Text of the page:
TORONTO — The scene inside the restaurant Lapinou was loud and hectic on Tuesday night as a crowd of Hollywood power players, including Rooney Mara and Claire Foy, navigated narrow hallways, passed plates of beignets and an endless stream of well-wishers with declarations of Oscar buzz.
It was the Toronto International Film Festival after-party for the new drama “Women Talking,” though to do any real talking (as opposed to shouting), you had to escape outside, as I did midway through the night with the film’s director, Sarah Polley. Clad in a sharp suit and tie, Polley appeared unruffled by both the noisy soirée and the high-stakes premiere she had just come from.
“I feel really happy and calm,” Polley told me with a serene smile. She thought about it, then amended her statement: “Kind of happy — not in a jacked-up, nutty way.”
Higher levels of happiness would have been perfectly warranted after the two weeks Polley has just had: Following a successful launch of the film at the Telluride Film Festival, she and her cast flew to Toronto for another warm reception that ensured “Women Talking,” due in theaters this December, will be one of the season’s most-discussed movies.
Based on the novel by Miriam Toews, “Women Talking” follows the female members of a Mennonite colony as they decide whether to stay or go. Their cloistered lives have been ruptured by a series of sexual attacks committed by the men of their community, and to stay would preserve the status quo, for better and for worse: While it would keep their families together, the women and their daughters would be in danger of continued assault.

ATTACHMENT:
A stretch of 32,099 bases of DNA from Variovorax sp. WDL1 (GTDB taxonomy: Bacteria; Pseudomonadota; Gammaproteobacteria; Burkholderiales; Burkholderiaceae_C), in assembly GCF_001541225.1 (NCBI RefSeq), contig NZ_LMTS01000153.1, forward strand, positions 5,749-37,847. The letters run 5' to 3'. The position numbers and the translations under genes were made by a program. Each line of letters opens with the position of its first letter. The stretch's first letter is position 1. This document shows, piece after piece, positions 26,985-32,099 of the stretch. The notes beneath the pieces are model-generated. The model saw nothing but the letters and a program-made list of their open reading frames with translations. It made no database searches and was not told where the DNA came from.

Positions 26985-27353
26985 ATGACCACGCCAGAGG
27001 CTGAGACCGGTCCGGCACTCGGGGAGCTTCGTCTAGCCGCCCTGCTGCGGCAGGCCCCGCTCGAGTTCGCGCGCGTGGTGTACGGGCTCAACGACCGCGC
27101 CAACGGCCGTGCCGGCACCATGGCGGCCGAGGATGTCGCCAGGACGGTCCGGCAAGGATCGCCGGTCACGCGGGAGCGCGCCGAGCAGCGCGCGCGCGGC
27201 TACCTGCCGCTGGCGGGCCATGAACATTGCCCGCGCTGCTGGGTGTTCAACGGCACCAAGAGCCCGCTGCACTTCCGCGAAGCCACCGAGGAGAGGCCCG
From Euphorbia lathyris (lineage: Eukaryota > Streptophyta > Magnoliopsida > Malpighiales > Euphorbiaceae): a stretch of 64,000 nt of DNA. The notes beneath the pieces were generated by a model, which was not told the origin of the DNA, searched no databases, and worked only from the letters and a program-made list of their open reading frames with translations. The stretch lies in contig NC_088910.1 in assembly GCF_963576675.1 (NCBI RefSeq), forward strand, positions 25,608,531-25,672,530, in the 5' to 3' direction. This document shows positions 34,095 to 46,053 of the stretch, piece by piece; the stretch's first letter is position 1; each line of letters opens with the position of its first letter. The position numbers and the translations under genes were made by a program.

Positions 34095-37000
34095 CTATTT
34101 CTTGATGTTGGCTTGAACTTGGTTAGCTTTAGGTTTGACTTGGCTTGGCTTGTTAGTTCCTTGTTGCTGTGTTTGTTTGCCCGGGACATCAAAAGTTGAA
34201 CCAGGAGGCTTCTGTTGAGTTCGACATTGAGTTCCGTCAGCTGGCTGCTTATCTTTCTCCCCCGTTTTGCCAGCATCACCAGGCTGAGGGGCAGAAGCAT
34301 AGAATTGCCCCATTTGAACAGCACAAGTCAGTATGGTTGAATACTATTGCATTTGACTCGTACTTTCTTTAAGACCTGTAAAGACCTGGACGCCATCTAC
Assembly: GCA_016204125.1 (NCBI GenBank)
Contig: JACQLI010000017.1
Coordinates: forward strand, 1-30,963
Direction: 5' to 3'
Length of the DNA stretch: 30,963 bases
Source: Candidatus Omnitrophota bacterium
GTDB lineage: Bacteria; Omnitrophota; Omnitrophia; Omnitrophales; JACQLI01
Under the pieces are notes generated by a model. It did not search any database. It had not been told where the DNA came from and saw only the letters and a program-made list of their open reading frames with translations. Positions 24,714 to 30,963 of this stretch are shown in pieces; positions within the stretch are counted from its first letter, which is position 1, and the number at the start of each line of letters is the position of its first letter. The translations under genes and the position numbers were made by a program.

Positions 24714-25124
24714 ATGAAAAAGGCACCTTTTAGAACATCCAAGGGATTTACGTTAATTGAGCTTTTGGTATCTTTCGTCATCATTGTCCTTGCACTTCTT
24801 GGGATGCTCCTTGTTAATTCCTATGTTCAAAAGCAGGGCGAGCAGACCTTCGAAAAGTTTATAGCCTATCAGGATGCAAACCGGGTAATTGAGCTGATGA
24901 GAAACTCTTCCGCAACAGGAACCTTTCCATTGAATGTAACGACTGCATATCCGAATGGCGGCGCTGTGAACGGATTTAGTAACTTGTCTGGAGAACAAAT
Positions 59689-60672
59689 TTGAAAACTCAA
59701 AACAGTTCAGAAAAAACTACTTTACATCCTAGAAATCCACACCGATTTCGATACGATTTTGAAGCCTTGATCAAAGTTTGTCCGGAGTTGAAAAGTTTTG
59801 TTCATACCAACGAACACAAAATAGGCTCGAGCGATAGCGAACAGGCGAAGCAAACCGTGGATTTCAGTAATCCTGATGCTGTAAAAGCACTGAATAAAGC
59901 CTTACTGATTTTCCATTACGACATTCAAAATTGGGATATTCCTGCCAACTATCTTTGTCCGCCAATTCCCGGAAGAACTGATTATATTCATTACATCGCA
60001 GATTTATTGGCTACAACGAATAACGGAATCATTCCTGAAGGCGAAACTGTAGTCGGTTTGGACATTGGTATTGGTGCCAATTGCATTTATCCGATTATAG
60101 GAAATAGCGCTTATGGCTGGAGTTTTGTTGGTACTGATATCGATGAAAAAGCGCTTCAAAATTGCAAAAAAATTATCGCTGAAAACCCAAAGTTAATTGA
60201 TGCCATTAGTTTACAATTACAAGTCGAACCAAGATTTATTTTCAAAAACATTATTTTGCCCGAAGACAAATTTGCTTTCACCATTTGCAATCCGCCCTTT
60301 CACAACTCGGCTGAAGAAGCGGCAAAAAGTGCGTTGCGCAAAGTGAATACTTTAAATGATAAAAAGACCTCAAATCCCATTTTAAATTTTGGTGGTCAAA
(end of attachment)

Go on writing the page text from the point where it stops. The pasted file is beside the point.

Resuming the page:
But for these Mennonite women, who have never seen a map nor been taught to read or write, leaving the only world they’ve ever known is a tall order, too. So a council is appointed: A group of women, including characters played by Mara, Foy and Frances McDormand, will gather in a hayloft and debate the decision that could change the rest of their lives.
Though “Women Talking” has sparked Oscar talk for Polley and her cast after the film’s Telluride premiere two weekends ago, anxieties initially ran high in advance of that first screening. So Polley proposed a hike.
“The operating principle was that we should just have a great morning so that if the film goes terribly, we’ll at least have had a great day,” she said. “I think it’s smart to start with something good that can’t be taken away from you.”
That mountain trek with her cast went so well that even after the premiere, the actress Jessie Buckley decided to lead them on a second hike the next day. “But Jessie’s actually, like, a really serious hiker,” Polley said, “and I almost passed out, so l turned back.”
Hiking was less necessary before the Toronto premiere, since the city is Polley’s hometown, the place where she acted in films like “The Sweet Hereafter” before her segue to directing. In fact, she was so convinced the Toronto audience couldn’t be topped that though “Women Talking” has a busy slate of festival appearances and premieres ahead, from now on, Polley plans to politely excuse herself each time the movie unspools.
“I decided that the first time it played in Toronto would be the last time I watched the movie,” she said. “There was a sense of completion around it tonight: You’re saying goodbye to all the scenes and every frame of the film.”
But if there’s one thing she’ll miss now that she’s no longer watching her film with an audience, it’s the occasional moment in this weighty drama when something light happens and the moviegoers around her realize they’ve got permission to laugh.
“That’s when you feel the audience coalescing and having some kind of a collective response,” Polley said. “It’s thrilling to have laughter happen when you’re watching a film like this.”
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